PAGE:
Delegates voted 309 in favour and 183 against, during today’s General Assembly, in a debate, that lasted almost four hours and included 31 of the Church’s presbyteries endorsing the move to 14 who opposed it.
— Church of Scotland (@churchscotland) May 16, 2015
The decision comes into force with immediate effect and means that the Kirk will not change its traditional stance – marriage is between a man and woman – but individual congregations can opt-out if they wish to appoint a minister or deacon in a same-sex partnership.
Co-ordinator of the Principal Clerk’s office, Very Rev David Arnott, said: “The General Assembly of the Church of Scotland decided today to allow individual Kirk Sessions the possibility of allowing a Nominating Committee to consider an application from a minister living in a civil partnership.
“During a vacancy a Kirk Session may, but only if it so wishes, and after due deliberation, agree to a Nominating Committee accepting an application from such a minister.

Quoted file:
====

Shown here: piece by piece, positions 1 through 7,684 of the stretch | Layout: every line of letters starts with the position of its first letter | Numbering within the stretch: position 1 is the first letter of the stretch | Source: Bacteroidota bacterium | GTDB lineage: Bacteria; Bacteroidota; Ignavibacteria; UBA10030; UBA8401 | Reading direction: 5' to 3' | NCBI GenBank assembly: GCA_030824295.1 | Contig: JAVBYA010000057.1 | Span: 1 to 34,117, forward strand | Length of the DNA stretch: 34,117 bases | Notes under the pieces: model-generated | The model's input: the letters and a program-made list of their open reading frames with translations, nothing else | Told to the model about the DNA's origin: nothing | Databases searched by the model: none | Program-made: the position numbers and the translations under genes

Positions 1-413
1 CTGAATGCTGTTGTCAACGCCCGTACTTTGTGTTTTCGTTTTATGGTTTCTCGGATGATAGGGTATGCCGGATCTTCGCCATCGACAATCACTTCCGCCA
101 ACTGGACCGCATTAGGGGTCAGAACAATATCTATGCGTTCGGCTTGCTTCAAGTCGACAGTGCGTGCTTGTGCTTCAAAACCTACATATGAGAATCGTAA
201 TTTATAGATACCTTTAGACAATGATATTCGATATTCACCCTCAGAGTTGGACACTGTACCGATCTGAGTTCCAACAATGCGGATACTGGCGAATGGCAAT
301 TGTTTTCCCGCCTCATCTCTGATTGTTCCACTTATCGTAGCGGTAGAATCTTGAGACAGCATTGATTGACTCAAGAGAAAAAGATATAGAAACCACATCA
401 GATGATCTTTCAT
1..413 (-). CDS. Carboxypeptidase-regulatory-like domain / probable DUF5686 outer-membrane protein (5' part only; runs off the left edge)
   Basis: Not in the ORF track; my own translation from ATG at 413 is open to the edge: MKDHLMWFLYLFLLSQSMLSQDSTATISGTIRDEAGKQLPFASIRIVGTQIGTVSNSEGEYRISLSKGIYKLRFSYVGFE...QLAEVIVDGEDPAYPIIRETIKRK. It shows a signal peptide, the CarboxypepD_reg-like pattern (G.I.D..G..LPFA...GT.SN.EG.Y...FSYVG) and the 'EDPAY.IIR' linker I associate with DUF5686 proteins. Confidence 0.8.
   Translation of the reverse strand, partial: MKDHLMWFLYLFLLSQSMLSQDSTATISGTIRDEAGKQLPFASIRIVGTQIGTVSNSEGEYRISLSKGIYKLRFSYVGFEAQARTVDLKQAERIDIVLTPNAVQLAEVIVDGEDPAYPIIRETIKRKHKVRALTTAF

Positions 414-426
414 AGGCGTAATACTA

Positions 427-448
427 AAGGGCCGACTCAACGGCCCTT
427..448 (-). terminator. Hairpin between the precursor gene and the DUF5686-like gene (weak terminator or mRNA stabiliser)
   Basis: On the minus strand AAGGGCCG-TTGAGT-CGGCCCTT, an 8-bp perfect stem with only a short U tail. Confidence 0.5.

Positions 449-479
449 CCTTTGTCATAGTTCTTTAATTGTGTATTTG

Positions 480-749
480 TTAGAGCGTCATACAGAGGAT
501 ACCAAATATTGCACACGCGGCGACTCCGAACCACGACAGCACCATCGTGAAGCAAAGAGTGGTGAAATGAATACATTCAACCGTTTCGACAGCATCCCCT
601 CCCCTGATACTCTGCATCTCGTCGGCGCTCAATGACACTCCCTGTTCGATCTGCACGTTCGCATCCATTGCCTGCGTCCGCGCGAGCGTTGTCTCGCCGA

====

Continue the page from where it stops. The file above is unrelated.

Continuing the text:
“No Kirk Session may be coerced into doing so against its own wishes. This decision was in line with a majority of presbyteries who voted in favour of such a move.”
Since the debate predates the legalisation of gay marriage the proposed change mentions only civil partnerships, not same-sex marriages.
The Assembly will be asked on Thursday to consider amending today’s new Church law to include ministers in same-sex marriages.
First Minister Nicola Sturgeon attended the opening of the General Assembly for the installation of Rev Dr Angus Morrison as Moderator of the General Assembly.
— Nicola Sturgeon (@NicolaSturgeon) May 16, 2015
The current Moderator Very Rev John Chalmers said: “We cannot go on suffering the pain of internal attacks which are designed to undermine the work or the place of others. It’s time to play for the team.
“And let me be very clear here – I am not speaking to one side or another of the theological spectrum. I am speaking to both ends and middle.
“It is time to stop calling each other names, time to shun the idea that we should define ourselves by our differences and instead define ourselves by what we hold in common – our baptism into Christ, our dependence on God’s grace, our will to serve the poor and so on.”